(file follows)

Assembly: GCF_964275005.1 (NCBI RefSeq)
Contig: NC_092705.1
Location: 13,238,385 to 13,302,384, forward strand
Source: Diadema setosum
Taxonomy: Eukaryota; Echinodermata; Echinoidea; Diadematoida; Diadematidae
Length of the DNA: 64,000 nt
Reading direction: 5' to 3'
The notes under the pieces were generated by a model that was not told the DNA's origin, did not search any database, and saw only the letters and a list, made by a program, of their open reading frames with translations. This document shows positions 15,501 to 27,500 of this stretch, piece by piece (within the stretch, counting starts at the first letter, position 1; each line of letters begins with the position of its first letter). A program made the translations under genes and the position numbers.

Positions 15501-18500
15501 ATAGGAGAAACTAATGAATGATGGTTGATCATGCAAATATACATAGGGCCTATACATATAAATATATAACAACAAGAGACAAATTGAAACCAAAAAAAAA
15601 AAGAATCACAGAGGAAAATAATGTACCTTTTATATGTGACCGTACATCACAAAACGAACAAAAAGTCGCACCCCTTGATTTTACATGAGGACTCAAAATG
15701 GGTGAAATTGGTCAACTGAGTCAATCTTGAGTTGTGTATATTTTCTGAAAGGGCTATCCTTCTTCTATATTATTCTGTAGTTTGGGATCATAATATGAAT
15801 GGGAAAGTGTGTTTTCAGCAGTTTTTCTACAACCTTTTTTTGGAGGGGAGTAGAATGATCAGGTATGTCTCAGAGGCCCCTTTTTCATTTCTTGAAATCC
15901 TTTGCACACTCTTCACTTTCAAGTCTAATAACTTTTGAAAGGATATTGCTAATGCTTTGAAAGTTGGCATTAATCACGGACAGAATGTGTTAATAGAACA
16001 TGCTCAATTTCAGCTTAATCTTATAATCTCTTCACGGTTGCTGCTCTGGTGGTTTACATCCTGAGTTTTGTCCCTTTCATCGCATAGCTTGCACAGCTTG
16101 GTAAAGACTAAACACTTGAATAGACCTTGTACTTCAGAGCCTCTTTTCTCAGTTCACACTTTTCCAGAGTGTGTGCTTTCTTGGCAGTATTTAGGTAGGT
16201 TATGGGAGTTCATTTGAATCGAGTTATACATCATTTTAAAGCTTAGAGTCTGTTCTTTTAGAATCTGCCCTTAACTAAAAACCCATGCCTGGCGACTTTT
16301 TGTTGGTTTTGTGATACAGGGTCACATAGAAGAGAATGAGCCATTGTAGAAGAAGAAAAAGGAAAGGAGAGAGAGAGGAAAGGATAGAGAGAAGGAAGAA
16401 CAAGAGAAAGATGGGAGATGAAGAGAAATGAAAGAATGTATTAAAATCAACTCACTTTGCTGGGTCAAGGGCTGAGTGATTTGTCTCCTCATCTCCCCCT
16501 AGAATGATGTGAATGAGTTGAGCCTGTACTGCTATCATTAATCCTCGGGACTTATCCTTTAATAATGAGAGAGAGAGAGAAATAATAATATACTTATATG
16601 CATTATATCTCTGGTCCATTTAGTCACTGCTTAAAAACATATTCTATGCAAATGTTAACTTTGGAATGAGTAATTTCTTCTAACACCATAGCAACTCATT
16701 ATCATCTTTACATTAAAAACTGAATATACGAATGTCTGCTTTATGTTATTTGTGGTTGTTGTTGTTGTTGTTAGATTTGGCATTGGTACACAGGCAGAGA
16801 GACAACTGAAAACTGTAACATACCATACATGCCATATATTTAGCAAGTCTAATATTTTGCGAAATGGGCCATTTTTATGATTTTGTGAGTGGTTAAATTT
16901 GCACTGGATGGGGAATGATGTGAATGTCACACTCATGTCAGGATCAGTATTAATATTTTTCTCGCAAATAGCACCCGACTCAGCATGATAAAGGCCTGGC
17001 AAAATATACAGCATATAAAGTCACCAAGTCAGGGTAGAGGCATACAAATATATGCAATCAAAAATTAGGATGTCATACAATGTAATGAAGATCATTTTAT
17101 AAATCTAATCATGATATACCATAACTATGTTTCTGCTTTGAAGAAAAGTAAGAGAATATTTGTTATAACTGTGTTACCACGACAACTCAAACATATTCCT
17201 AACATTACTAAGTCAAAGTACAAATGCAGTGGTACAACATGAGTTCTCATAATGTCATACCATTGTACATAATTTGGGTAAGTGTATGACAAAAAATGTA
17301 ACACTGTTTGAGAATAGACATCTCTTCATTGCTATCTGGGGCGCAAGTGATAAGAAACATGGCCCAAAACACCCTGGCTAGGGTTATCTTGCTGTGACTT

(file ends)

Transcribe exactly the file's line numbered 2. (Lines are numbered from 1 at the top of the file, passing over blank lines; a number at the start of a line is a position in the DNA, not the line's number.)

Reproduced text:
Contig: NC_092705.1